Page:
This book is a rare study of warfare in India from the 11th
to the 18th century of the Christian era. It traces the evolution of strategy,
tactics and weapons employed by indigenous as well as invading armies during
this period in rich detail.
Carrying forward India’s military history from where the
author’s companion volume, A Military History of Ancient India left it,
the book opens with Mahmud of Ghazni’s raids into India between
ad 1000 and
1028, describes his successive expeditions, the Ghazanavid military system and
the reasons for Mahmud’s easy success in the country. The author then examines
in detail the military systems of the Rajputs, the Turkish Sultans of Delhi, the
Bahmani Sultans of the Deccan, the Vijayanagara emperors, the Sur Afghans, the
Mughal emperors and the Marathas. Major and crucial battles have been described
with the help of maps and sketches for a better understanding of the strategy
employed by the combatants. A detailed tactical examination of each battle
offers readers rich insights about its conduct and progress. A political history
of the country has been included in bare outline as a contextual framework for
conflicts and battles which brought about cataclysmic political changes. The
book closes with a review of the great military leaders of the period.
The book, thus, presents a study of the development of
warfare in the country from the 11th to the mid-18th century when modern warfare
made its appearance in India, unlike in Europe where it had developed two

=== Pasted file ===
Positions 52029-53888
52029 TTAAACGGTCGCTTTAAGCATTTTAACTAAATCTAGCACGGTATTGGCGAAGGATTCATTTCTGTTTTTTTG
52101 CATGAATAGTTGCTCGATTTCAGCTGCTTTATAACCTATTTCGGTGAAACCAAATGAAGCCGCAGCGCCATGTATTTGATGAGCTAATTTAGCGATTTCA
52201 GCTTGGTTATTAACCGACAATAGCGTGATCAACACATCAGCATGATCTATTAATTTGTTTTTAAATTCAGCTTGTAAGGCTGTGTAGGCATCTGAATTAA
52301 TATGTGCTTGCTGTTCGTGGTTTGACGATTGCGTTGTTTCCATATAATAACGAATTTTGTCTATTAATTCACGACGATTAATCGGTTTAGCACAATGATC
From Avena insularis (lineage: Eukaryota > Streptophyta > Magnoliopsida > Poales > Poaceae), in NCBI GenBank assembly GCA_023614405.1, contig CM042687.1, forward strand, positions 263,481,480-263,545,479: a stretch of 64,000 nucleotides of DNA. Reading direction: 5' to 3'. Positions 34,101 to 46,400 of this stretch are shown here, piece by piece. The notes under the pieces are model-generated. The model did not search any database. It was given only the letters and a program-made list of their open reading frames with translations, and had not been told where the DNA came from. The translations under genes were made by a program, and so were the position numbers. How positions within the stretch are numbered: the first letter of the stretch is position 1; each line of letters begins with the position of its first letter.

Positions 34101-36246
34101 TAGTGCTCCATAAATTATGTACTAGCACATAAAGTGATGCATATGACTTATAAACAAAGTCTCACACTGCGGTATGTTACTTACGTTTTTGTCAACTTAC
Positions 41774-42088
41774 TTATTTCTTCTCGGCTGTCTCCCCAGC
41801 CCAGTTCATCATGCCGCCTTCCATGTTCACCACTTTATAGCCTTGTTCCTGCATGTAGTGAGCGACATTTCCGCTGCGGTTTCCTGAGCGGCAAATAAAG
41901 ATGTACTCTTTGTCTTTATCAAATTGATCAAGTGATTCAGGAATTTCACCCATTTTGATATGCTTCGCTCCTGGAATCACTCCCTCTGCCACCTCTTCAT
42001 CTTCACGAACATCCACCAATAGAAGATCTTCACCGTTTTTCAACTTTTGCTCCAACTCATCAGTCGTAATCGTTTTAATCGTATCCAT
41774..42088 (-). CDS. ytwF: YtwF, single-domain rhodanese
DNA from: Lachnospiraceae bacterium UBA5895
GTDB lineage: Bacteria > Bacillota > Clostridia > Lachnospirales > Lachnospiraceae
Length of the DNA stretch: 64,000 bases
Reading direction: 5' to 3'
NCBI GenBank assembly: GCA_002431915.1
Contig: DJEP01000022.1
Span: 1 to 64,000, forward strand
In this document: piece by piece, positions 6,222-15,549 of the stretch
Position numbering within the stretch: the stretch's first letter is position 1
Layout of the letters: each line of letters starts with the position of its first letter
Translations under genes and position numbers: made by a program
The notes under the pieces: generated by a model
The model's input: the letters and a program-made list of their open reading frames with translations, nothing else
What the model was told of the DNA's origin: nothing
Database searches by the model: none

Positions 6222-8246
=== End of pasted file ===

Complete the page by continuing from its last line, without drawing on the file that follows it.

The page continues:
centuries earlier. The first such occasion was in 1746 in the battle of the
Adyar River (San Thome) when a few French soldiers supported by a detachment of
European-trained "native soldiers" defeated a much larger local force of the
Nawab of Carnatic, thus heralding the advent of modern warfare into the
country’s antiquated military system.
Wars have been the primary, if not the only, instrument for
political change since ancient times. A study of the development of warfare in a
country is, therefore, an essential component for a correct understanding of its
political developments. Notwithstanding this fact, India’s military history has,
thus far, been sadly neglected by the country’s professional historians. This
book, a result of huge scholarship and stamina, helps to set right this lacuna.
The author draws many lessons of enduring value which the military history of
medieval India has to offer the country’s policy-makers, politicians,
bureaucrats, historians, political scientists and professional soldiers.